In the lead up to the 2016 election, fake news often “outperformed” actual news in users’ social media feeds (Silverman, 2016). This paper attempts to analyze the process in which fake news proliferates social networking sites and presents a method of understanding and articulating ways in which personalized feeds are shaped by algorithm-based user feedback. The algorithm systems are embedded programs that analyze past user data and search history in combination with other users’ searches and history to calculate digital outcomes, anticipate possible recommendations, and present consumers with feeds that represent their own unique immersive media environments.
As of August 2017, over two-thirds of Americans get some of their news from online sources (Shearer & Gottfried, 2017) and new research suggests that users may tend to believe misinformation or fake news regardless of their information echo-chamber, but rather as a result of algorithms tailoring cultural artifacts customized to the user in social media information and distribution systems (Flynn, Nyhan, & Reifler, 2017). Additional research shows most users have a poor understanding of the technical functions and methods in which algorithms gather data about user activities and interactions both online and in physical space that in turn becomes repurposed into their online media consumption (Rader & Gray, 2015). Social media platforms create user categories based on data collected through online behavior as well as data collected offline in “dataveillance” methods. Further complicating an understanding of information network analysis is the general “invisibility” of the algorithm in end-user interaction within social networking sites (Eslami et al., 2015).When consuming digital media on various digital platforms, users often access media without interrogating how fake news is designed to find its way into user algorithms and social feeds. This paper analyzes how the algorithm itself should be considered an immersive media environment that permits users to consume unique media feeds that may affect civic actions.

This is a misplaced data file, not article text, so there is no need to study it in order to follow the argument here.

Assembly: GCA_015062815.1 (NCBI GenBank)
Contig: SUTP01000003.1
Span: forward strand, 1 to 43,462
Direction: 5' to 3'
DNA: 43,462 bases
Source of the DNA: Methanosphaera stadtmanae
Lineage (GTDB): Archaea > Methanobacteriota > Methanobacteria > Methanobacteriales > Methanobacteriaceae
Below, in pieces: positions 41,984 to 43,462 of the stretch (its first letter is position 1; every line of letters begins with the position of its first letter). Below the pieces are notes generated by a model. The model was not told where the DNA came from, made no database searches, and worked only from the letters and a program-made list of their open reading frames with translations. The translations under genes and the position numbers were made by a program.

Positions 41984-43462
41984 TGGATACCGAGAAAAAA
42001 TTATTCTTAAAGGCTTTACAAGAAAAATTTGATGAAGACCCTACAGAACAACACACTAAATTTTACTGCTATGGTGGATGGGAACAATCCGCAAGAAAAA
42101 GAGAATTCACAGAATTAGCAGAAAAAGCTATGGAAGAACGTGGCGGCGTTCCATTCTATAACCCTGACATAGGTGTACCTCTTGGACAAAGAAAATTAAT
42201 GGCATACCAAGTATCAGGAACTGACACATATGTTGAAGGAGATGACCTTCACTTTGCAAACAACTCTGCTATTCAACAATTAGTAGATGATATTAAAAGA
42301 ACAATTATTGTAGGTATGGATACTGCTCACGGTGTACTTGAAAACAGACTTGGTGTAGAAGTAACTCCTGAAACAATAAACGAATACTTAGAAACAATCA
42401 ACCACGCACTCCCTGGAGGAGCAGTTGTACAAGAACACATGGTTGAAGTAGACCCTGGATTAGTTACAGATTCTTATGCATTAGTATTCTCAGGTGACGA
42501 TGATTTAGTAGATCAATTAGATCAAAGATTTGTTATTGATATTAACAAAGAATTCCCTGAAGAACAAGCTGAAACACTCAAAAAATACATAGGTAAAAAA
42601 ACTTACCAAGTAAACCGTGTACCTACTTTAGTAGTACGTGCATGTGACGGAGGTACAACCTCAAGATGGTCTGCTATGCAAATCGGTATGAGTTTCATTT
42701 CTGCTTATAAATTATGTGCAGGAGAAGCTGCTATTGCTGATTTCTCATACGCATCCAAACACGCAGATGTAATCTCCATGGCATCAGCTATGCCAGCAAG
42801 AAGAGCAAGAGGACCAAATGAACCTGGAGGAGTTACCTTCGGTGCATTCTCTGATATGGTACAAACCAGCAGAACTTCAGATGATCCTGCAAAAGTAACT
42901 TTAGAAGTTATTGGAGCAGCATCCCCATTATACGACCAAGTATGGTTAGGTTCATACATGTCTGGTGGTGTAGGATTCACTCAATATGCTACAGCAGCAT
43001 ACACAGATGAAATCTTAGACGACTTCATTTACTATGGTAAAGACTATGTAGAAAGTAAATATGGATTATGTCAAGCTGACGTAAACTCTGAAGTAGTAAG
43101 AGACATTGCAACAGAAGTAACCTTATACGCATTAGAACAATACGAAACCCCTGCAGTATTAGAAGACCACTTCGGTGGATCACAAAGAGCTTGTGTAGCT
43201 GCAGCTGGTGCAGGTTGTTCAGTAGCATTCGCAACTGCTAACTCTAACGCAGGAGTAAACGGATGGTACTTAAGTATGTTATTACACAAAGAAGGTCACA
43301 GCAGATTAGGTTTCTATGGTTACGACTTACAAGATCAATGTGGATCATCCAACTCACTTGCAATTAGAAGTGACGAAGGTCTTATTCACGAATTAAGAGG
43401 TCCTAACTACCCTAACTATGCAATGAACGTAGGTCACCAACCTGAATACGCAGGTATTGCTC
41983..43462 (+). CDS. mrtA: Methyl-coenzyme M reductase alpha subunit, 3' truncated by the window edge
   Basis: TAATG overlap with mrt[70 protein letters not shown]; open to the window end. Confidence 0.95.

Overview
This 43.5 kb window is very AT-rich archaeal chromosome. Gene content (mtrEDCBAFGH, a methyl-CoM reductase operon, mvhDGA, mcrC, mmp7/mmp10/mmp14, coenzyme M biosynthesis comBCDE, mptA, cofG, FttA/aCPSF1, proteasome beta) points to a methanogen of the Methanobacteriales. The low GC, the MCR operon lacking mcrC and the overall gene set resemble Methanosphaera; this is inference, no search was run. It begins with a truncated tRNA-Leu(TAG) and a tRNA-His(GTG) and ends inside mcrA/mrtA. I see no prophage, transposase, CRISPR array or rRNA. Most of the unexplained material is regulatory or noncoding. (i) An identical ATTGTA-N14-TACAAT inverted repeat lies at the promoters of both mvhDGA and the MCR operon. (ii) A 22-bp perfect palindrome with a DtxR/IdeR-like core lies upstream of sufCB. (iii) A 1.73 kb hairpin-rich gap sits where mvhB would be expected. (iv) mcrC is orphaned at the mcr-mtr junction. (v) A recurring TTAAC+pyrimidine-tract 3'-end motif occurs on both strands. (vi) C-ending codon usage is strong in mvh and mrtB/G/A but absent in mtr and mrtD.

Creative Commons License
This work is licensed under a Creative Commons Attribution-Noncommercial-No Derivative Works 4.0 License.
Cohen, James N.
"Exploring Echo-Systems: How Algorithms Shape Immersive Media Environments,"
Journal of Media Literacy Education,
10(2), 139 -151.
Available at: https://digitalcommons.uri.edu/jmle/vol10/iss2/8